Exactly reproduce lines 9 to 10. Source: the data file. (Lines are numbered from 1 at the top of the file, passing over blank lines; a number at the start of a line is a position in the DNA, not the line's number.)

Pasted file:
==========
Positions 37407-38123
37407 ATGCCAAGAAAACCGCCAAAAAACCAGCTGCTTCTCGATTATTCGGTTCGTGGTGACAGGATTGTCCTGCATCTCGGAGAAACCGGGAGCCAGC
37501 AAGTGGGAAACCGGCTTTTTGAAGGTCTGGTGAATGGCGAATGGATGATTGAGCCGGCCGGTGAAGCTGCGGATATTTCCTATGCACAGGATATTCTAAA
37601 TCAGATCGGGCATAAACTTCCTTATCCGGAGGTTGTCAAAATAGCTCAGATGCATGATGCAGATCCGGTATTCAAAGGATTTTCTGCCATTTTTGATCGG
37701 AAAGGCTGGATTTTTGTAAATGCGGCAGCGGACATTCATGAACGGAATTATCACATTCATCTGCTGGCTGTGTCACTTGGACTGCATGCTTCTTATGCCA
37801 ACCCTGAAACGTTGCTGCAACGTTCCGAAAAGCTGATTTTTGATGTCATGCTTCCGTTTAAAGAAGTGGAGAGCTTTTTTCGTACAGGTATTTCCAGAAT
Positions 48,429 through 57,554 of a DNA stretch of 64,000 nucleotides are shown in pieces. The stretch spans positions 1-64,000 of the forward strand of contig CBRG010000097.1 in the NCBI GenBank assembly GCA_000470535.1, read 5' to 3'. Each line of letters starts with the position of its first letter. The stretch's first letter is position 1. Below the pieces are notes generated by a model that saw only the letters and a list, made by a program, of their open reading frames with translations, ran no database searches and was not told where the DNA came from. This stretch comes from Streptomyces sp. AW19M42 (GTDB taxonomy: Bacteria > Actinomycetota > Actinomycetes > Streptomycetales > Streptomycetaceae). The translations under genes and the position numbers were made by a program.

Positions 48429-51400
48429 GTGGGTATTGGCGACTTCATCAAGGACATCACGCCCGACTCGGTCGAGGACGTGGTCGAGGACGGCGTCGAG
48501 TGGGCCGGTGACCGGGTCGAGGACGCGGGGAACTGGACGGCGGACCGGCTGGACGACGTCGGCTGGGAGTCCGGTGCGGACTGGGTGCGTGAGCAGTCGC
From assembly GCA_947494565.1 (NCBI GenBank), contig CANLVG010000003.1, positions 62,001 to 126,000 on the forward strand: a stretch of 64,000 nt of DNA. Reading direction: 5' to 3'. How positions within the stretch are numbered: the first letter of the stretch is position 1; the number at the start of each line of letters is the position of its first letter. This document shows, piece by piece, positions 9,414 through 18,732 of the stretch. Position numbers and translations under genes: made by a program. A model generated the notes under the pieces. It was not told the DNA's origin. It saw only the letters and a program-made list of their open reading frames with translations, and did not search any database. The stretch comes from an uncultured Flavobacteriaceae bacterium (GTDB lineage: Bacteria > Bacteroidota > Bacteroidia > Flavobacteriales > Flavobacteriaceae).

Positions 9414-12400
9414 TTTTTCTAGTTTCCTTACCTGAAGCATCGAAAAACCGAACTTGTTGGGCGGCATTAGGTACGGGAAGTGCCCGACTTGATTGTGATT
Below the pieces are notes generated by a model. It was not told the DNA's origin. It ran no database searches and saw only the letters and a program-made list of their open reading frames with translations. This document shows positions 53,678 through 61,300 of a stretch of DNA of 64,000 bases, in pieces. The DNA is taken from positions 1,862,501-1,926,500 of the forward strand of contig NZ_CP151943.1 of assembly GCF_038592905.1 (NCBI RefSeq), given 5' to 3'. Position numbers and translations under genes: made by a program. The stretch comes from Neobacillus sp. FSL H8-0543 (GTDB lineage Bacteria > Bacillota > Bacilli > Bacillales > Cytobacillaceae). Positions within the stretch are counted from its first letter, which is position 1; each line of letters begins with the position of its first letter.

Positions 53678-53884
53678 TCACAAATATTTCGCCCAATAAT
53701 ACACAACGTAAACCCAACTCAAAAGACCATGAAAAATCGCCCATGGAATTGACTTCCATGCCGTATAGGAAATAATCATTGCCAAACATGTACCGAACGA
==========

48429 GTGGGTATTGGCGACTTCATCAAGGACATCACGCCCGACTCGGTCGAGGACGTGGTCGAGGACGGCGTCGAG
48501 TGGGCCGGTGACCGGGTCGAGGACGCGGGGAACTGGACGGCGGACCGGCTGGACGACGTCGGCTGGGAGTCCGGTGCGGACTGGGTGCGTGAGCAGTCGC